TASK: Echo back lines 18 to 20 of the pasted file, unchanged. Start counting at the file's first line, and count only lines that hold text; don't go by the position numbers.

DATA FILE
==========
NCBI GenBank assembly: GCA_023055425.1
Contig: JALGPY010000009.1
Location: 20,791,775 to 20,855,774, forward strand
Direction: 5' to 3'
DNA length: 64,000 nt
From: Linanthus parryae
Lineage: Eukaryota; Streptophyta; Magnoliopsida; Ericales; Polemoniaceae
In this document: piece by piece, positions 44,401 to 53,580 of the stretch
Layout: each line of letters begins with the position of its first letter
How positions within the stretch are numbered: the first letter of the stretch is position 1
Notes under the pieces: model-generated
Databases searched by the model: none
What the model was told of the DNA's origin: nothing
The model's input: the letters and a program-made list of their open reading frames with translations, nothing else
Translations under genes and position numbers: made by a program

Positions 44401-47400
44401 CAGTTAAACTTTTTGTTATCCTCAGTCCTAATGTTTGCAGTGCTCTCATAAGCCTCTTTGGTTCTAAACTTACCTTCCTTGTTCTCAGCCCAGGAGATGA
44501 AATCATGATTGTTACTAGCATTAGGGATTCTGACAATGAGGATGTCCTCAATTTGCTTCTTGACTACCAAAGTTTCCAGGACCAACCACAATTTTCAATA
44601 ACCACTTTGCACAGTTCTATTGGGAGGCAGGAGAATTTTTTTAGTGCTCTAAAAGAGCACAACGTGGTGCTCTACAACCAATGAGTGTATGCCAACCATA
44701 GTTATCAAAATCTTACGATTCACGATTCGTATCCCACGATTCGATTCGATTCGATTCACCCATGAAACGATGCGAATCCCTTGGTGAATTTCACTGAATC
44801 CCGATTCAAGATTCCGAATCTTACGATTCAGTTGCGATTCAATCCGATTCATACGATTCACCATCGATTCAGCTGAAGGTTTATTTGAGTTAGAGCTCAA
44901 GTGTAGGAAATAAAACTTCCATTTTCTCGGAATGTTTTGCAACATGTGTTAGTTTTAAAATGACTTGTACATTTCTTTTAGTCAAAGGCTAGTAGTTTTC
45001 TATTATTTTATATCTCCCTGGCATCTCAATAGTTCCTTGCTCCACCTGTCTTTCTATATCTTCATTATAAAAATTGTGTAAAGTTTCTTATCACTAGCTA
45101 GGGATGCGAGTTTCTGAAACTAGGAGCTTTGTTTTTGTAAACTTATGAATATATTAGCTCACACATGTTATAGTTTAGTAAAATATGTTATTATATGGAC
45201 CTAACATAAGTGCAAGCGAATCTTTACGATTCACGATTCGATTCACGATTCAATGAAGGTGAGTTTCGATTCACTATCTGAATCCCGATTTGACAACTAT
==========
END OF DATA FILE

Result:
44501 AATCATGATTGTTACTAGCATTAGGGATTCTGACAATGAGGATGTCCTCAATTTGCTTCTTGACTACCAAAGTTTCCAGGACCAACCACAATTTTCAATA
44601 ACCACTTTGCACAGTTCTATTGGGAGGCAGGAGAATTTTTTTAGTGCTCTAAAAGAGCACAACGTGGTGCTCTACAACCAATGAGTGTATGCCAACCATA
44701 GTTATCAAAATCTTACGATTCACGATTCGTATCCCACGATTCGATTCGATTCGATTCACCCATGAAACGATGCGAATCCCTTGGTGAATTTCACTGAATC